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Financial Projection Essay

financial projection essential element of planning that is the basis for budgeting activities and estimating future financing needs of a firm. Financial projections (forecasts) begin with forecasting sales and their related expenses. The basic steps in financial forecasting are: (1) project the firm’s sales; (2) project variables such as expenses and assets; (3) estimate the level of investment in current and fixed assets that is required to support the projected sales; and (4) calculate the firm’s financing needs.

The basic tools for financial forecasting include the percent-of-sales-method, regression analysis , and financial modeling. Financial Forecasting Financial Forecasting describes the process by which firms think about and prepare for the future. The forecasting process provides the means for a firm to express its goals and priorities and to ensure that they are internally consistent. It also assists the firm in identifying the asset requirements and needs for external financing. For example, the principal driver of the forecasting process is generally the sales forecast.

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Since most Balance Sheet and Income Statement accounts are related to sales, the forecasting process can help the firm assess the increase in Current and Fixed Assets which will be needed to support the forecasted sales level. Similarly, the external financing which will be needed to pay for the forecasted increase in assets can be determined. Firms also have goals related to Capital Structure (the mix of debt and equity used to finance the firms assets), Dividend Policy, and Working Capital Management.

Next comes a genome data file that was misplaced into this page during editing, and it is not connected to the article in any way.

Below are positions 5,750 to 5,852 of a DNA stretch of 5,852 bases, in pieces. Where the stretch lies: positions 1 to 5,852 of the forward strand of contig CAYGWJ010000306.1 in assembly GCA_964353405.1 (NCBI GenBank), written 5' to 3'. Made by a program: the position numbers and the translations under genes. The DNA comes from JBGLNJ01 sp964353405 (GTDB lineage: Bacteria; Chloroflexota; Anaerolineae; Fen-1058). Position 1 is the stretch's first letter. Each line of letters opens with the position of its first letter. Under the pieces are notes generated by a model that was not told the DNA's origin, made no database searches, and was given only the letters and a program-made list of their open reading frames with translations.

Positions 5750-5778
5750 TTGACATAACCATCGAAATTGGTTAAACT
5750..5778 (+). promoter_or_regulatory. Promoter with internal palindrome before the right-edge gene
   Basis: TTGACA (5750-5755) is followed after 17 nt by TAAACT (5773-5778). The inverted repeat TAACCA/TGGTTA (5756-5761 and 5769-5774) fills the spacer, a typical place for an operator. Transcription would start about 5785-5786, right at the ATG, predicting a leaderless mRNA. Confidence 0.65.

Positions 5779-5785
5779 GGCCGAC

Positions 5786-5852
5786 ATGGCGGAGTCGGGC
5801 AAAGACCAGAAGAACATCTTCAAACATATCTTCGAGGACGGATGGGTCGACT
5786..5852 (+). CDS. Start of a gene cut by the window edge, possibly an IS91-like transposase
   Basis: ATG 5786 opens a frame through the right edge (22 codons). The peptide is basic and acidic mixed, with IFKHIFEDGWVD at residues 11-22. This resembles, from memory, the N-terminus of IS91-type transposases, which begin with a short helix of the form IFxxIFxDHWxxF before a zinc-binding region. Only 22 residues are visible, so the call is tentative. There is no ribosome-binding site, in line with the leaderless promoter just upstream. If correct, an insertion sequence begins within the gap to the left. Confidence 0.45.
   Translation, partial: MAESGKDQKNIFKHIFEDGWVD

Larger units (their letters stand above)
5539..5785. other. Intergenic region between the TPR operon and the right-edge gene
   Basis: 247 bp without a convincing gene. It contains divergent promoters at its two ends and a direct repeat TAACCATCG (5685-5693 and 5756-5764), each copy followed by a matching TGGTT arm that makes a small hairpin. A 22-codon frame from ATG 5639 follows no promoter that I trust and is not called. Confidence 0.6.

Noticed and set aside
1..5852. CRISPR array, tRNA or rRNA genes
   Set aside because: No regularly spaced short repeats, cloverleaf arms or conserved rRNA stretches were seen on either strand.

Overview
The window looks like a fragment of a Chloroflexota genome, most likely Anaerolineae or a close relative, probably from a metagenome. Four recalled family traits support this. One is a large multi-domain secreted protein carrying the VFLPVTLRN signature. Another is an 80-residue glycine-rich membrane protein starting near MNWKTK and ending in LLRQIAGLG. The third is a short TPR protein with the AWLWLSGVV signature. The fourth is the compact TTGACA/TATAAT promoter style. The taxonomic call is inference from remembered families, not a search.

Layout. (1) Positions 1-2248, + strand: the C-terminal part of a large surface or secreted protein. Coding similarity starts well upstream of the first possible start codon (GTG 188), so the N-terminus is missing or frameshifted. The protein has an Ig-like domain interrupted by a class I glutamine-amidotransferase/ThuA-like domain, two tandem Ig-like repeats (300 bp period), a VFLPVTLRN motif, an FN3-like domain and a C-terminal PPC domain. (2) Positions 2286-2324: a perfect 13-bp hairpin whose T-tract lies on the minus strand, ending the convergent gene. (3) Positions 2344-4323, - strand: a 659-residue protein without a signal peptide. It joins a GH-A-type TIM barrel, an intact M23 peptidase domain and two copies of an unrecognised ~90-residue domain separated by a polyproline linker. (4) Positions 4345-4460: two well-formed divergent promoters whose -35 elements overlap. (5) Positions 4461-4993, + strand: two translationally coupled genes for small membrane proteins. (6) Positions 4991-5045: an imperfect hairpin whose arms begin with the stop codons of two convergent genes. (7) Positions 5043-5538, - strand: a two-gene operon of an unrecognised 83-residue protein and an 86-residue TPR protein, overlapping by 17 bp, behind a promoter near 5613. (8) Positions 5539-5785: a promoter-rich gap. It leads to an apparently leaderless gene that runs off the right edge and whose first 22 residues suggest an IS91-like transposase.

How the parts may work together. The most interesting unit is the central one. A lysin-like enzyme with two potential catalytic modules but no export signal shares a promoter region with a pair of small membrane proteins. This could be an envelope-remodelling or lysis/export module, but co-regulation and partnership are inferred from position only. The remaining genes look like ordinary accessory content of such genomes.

Therefore, the forecasting process allows the firm to determine if its forecasted sales growth rate is consistent with its desired Capital Structure and Dividend Policy. The forecasting approach presented in this section is the Percentage of Sales method. It forecasts the Balance Sheet and Income Statement by assuming that most accounts maintain a fixed proportion of Sales. This approach, although fairly simple, illustrates many of the issues related to forecasting and can readily be extended to allow for a more flexible technique, such as forecasting items on an individual basis.

Concepts Percentage of Sales Method The Percentage of Sales Method is a Financial Forecasting approach which is based on the premise that most Balance Sheet and Income Statement Accounts vary with sales. Therefore, the key driver of this method is the Sales Forecast and based upon this, Pro-Forma Financial Statements (i. e. , forecasted) can be constructed and the firms needs for external financing can be identified. The calculations illustrated on this page will refer to the Balance Sheet and Income Statement which follow.